They should be using electric traction - high speed diesel trains won't run above 125mph in commercial service. The Regina type electric trains DesertXpress are proposing are a proven design and are used in China - which opens the door to a very competitive commercial deal.
  by David Benton
 
Chafford1 wrote:
David Benton wrote:i would think they would be better off persuing high rpm diesel engines , rather than turbines . coupled to a high frequency or dc alternator , then through an inverter . thats the way gensets are going and would provide a lightweight setup .
They should be using electric traction - high speed diesel trains won't run above 125mph in commercial service. The Regina type electric trains DesertXpress are proposing are a proven design and are used in China - which opens the door to a very competitive commercial deal.
i know , but some of here seem determined not too .
  by Nasadowsk
 
David Benton wrote:i know , but some of here seem determined not too .
Given that the promoters of the system have gone off and hired firms to design the catenary / substations / etc, I'd suspect that they sure are determined to. And Hoover Dam is a great feeder for a commercial frequency traction system.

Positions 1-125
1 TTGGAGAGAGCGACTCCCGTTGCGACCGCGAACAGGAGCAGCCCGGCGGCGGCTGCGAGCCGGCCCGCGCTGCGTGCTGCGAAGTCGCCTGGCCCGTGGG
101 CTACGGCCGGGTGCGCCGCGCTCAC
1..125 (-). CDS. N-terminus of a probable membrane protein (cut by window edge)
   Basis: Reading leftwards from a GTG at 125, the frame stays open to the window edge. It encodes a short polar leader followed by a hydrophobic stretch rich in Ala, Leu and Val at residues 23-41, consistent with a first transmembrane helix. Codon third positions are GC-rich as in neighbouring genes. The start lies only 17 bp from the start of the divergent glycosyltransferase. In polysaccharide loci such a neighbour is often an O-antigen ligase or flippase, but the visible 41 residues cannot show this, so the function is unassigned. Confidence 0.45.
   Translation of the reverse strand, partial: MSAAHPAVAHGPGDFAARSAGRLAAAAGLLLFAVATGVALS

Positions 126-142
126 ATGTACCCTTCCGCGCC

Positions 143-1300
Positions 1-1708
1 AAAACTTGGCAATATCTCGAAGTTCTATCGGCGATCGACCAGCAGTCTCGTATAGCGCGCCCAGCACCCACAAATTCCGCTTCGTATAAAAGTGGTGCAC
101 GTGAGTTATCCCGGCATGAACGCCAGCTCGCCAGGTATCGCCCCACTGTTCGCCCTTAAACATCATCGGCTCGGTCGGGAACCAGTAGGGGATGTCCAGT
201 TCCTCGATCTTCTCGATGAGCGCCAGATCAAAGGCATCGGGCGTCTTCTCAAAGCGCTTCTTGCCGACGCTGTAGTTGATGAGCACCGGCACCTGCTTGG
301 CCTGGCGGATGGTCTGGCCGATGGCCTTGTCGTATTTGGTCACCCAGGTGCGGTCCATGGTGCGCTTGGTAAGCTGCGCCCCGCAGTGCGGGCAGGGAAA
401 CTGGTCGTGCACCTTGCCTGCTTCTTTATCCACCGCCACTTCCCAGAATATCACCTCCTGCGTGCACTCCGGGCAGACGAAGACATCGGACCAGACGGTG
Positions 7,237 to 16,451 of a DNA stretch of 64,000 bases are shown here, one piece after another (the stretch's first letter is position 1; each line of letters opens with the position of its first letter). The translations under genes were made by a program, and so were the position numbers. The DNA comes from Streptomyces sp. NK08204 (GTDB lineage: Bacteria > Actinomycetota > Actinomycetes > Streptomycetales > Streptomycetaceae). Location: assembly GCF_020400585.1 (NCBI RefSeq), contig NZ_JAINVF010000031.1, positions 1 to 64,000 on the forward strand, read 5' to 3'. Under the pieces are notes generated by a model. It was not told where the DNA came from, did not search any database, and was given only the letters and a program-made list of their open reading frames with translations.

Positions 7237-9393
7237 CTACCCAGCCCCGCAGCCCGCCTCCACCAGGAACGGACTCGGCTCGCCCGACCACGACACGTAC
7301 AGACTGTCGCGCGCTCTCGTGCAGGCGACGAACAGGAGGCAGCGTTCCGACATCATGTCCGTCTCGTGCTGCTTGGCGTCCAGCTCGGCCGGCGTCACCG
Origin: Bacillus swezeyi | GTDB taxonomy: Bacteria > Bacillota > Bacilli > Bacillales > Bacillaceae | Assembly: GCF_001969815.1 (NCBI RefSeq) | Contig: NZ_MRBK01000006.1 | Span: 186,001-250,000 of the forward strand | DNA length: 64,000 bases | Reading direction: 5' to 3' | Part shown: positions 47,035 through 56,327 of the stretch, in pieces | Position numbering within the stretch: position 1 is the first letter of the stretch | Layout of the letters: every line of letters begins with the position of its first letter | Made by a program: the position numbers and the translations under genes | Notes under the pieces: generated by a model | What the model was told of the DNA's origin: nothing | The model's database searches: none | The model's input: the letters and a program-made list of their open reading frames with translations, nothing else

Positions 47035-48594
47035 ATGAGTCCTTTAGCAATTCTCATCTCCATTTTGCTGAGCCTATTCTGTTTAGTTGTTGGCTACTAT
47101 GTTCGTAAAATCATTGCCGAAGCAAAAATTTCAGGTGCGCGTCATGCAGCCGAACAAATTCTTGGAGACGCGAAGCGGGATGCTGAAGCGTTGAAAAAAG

by lpetrich
 
Senate Majority Leader Harry Reid, D-NV, has thrown in the towel: Senate majority leader no longer aboard plan for maglev train to Vegas

He now supports DesertXPress, because it's much farther along and much more feasible.
“I”ve been working on this for 30 years," Reid said. "We’ve gotten nowhere. Maglev projects have been abandoned around the world. It’s time to stop talking and start doing something.”
It makes me happy to see a politician decide on something sensible. With his position, he'll have a lot of political pull.
  by lpetrich
 
This just in from the Las Vegas Sun:

DesertXpress train aiming for March construction start